In order to understand what is obesity and the exact implications of being obese or overweight, you need to know about the Body Mass Index, often referred to as BMI in short.
BMI is a measurement (arrived at through a calculation), which compares the weight and height of a person to determine the weight status of that person.
It attempts to measure the amount of muscle, fat, and bone mass in an individual and classify him as underweight, of normal weight, overweight or obese.
Obesity is defined as an excessive fat deposition in the body to the extent of being a risk to health. It is not just a physiological condition but classified as a serious medical condition.
In other words, obese people are at a health risk because obesity can lead to adverse health conditions and reduced life expectancy.
To exemplify this fact, Sumo wrestlers have a life expectancy between 60 and 65 years, which is 10 years shorter than the lifespan of an average Japanese male. The average BMI of a Sumo wrestler is 36.5
A person is defined as being obese when his or her weight is 20% above what his or her normal weight should be. The BMI parameters tell you what your normal weight should be.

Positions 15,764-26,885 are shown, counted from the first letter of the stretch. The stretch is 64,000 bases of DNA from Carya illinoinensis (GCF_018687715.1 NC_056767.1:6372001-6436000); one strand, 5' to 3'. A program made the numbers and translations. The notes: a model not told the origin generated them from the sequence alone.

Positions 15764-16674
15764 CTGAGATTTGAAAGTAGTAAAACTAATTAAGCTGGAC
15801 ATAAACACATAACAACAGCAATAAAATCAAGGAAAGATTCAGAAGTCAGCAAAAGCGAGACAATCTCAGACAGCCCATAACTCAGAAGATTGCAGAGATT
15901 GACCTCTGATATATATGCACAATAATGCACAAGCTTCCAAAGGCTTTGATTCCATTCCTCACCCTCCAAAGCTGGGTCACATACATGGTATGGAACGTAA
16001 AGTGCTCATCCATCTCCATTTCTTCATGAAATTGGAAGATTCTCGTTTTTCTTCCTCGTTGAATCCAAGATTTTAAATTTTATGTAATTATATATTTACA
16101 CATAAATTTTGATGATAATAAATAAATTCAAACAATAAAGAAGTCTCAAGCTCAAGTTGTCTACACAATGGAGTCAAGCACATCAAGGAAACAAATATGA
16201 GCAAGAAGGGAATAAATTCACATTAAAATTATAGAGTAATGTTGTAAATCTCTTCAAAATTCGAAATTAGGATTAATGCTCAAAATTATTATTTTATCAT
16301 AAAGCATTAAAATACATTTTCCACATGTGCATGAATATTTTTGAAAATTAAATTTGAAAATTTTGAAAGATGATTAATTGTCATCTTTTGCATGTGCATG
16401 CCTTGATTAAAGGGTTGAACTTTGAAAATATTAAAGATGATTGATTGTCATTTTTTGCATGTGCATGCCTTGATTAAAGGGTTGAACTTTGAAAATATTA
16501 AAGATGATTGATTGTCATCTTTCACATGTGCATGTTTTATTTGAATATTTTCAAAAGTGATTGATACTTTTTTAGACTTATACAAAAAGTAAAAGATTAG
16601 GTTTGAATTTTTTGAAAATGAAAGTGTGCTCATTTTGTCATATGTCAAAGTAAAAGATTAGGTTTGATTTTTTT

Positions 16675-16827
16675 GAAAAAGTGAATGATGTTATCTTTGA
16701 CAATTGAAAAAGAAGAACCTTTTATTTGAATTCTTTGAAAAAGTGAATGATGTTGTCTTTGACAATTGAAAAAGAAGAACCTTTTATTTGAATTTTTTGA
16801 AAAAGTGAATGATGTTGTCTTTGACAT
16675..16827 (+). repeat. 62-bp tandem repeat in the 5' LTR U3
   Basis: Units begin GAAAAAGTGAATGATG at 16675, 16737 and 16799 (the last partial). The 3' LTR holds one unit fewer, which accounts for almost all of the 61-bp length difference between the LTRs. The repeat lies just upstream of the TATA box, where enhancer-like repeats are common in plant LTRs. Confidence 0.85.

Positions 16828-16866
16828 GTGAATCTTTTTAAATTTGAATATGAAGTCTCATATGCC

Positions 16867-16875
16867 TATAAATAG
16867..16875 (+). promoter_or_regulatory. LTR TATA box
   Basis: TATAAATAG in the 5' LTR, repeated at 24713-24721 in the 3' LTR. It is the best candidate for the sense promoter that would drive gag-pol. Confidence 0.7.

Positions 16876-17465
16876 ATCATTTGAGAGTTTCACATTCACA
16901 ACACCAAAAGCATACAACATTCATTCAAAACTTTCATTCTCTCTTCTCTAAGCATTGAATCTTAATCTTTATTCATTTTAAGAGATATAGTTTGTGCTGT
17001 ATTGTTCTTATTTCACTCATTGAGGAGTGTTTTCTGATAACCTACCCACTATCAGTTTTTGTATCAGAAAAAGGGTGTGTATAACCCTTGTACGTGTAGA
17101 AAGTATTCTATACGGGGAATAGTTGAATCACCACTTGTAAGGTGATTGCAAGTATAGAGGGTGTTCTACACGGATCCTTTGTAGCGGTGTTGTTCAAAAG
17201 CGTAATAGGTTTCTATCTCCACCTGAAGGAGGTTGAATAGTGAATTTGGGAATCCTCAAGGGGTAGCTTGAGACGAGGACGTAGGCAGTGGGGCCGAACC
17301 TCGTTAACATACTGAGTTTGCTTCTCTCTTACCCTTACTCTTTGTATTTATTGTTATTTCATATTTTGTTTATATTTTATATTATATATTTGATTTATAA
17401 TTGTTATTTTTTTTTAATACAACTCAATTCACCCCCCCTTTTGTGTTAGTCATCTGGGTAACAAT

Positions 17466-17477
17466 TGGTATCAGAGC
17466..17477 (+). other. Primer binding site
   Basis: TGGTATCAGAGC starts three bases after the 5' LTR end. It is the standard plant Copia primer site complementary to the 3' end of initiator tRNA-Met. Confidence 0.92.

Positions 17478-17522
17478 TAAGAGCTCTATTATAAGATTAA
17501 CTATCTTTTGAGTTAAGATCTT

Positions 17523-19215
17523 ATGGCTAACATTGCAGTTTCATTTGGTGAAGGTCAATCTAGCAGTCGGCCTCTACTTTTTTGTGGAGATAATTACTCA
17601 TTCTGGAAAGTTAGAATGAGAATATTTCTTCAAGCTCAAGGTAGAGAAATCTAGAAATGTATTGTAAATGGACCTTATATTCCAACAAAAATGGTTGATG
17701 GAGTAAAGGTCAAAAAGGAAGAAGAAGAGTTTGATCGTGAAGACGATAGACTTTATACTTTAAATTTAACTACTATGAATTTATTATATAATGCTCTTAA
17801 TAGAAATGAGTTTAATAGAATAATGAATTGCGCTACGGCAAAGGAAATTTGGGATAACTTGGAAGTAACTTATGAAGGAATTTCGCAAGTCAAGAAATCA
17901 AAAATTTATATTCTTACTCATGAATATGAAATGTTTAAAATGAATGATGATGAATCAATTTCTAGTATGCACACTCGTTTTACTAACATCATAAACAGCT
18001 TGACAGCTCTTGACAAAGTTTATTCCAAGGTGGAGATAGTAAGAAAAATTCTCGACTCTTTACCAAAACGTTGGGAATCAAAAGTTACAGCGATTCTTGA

A particular weight may be considered as overweight or obese in a particular person and the same weight need not be considered obese in another.
The criterion is the height of the person. A taller person may be healthy and normal with a particular weight, while a short person will be considered overweight or obese with the same weight.
The height and weight correlation becomes important and this correlation is defined by the Body Mass Index or BMI (described below).
BMI of 30 kg/m² puts you in the obesity category. Another way to express obesity is in the percentage of body weight. The normal amount of body fat in women is between 25-30% and 18-23% in men. Women with over 30% body fat and men with over 25% body fat are classified as obese.